Rumination and dissociation are considered maladaptive cognitive-emotional responses to distress, which prevent its proper processing. The goal of the study was to explore the relationship between rumination and dissociation and possible mechanisms responsible for it. We hypothesized that rumination may exert influence on dissociation via four possible mediators: distress, perceived mental control, repetitive cognitive style, and poor sleep quality. Study 1 was conducted on a sample of 93 undergraduate students and pointed to a central role of sleep in this relationship. Study 2 included 218 undergraduate students and aimed to (a) replicate the results of Study 1 and (b) focus on the sleep factor and explore the role of bedtime strategies for dealing with negative thoughts. Both studies point to sleep quality as the central factor responsible for the positive link between rumination and dissociation. The repetitiveness and the negative valence of rumination predict poor sleep quality, which in turn predicts higher levels of dissociative experiences. We also found that ruminative individuals who cope with intrusive thoughts at bedtime using maladaptive and rigid strategies (aggressive suppression, behavior distraction and worry) slept poorly and reported more dissociative symptoms. We conclude that rumination and dissociation are linked through the disturbed cycle of wake and sleep states and impaired flexibility in transitioning between them. Implications for clinicians and researchers are discussed.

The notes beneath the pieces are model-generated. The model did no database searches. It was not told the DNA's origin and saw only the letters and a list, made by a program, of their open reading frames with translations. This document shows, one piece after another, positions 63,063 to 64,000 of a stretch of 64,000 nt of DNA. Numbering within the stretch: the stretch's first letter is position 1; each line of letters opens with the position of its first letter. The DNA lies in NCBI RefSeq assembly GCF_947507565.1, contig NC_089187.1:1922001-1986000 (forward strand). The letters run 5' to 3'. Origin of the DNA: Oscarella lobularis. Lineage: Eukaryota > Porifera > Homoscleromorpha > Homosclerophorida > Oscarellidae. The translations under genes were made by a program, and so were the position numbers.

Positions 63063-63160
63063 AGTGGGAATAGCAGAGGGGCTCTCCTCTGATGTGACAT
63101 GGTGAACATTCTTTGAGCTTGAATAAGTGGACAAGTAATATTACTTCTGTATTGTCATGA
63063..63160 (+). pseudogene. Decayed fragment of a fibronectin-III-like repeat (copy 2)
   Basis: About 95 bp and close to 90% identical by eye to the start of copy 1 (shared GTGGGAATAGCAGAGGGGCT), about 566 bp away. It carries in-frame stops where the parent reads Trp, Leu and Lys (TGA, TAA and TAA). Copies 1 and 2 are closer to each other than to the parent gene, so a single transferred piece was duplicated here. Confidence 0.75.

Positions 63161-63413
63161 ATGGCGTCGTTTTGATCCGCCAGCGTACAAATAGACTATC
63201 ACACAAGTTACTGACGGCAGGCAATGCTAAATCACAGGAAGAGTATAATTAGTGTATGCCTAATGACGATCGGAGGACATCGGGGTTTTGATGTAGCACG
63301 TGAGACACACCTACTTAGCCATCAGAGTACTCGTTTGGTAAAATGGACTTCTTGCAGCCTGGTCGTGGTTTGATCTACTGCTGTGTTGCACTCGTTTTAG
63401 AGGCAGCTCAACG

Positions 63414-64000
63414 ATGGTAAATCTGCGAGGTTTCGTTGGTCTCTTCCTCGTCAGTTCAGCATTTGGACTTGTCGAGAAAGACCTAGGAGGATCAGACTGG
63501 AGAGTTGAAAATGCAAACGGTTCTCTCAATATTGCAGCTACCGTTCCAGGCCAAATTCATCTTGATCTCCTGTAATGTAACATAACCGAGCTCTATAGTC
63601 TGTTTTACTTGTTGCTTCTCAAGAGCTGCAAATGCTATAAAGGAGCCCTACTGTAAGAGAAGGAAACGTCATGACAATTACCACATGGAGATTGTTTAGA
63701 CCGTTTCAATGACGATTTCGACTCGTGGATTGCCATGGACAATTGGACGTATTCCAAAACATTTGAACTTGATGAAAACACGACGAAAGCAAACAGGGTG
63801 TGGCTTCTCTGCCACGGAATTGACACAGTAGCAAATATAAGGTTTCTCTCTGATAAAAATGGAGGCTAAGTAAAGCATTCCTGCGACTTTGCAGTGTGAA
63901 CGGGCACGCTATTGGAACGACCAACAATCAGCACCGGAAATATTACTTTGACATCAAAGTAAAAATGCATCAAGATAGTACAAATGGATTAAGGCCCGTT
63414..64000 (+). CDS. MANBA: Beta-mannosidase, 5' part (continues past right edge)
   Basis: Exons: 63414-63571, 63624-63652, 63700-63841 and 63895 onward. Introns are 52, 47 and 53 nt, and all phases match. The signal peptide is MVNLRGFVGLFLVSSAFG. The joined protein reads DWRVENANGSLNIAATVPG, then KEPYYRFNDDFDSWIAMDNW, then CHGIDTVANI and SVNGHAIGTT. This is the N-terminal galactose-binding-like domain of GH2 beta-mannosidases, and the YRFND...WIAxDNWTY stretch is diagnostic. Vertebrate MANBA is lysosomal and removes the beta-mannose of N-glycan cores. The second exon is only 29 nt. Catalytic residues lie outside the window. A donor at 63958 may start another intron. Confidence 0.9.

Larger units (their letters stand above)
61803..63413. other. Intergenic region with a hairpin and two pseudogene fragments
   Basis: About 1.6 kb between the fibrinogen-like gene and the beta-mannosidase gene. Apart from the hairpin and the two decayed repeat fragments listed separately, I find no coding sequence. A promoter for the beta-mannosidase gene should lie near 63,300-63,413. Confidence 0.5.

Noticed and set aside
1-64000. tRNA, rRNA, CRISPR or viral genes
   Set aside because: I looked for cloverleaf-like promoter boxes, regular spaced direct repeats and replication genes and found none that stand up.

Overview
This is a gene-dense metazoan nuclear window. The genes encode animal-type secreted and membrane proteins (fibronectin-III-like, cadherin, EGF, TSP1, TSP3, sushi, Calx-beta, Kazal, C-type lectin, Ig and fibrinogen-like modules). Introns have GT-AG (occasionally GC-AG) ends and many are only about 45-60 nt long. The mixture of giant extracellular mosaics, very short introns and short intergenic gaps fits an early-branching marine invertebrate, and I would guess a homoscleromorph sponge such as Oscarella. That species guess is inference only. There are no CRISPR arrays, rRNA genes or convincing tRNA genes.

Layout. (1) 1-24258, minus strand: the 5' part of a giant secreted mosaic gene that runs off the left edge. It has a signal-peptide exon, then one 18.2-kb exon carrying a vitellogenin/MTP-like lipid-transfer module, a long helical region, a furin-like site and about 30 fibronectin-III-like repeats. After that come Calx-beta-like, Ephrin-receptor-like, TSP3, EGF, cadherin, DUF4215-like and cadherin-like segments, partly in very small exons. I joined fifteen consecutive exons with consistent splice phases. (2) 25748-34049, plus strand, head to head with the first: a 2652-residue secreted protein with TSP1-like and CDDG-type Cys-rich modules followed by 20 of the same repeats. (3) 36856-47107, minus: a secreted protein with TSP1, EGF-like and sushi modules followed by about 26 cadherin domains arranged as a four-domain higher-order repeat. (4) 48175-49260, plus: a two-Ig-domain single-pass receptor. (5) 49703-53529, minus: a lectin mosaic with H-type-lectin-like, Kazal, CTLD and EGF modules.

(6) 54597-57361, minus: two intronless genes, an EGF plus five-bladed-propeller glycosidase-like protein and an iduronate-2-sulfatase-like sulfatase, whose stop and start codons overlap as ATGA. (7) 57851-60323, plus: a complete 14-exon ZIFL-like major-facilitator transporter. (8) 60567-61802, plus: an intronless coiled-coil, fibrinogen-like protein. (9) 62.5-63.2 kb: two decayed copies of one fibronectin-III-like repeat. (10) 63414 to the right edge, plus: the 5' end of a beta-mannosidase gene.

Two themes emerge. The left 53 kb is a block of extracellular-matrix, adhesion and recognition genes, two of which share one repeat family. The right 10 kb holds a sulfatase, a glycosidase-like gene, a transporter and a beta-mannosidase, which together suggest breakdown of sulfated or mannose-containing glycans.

|Number of pages||27|
|Journal||Psychology of Consciousness: Theory Research, and Practice|
|State||Published - 1 Jun 2018|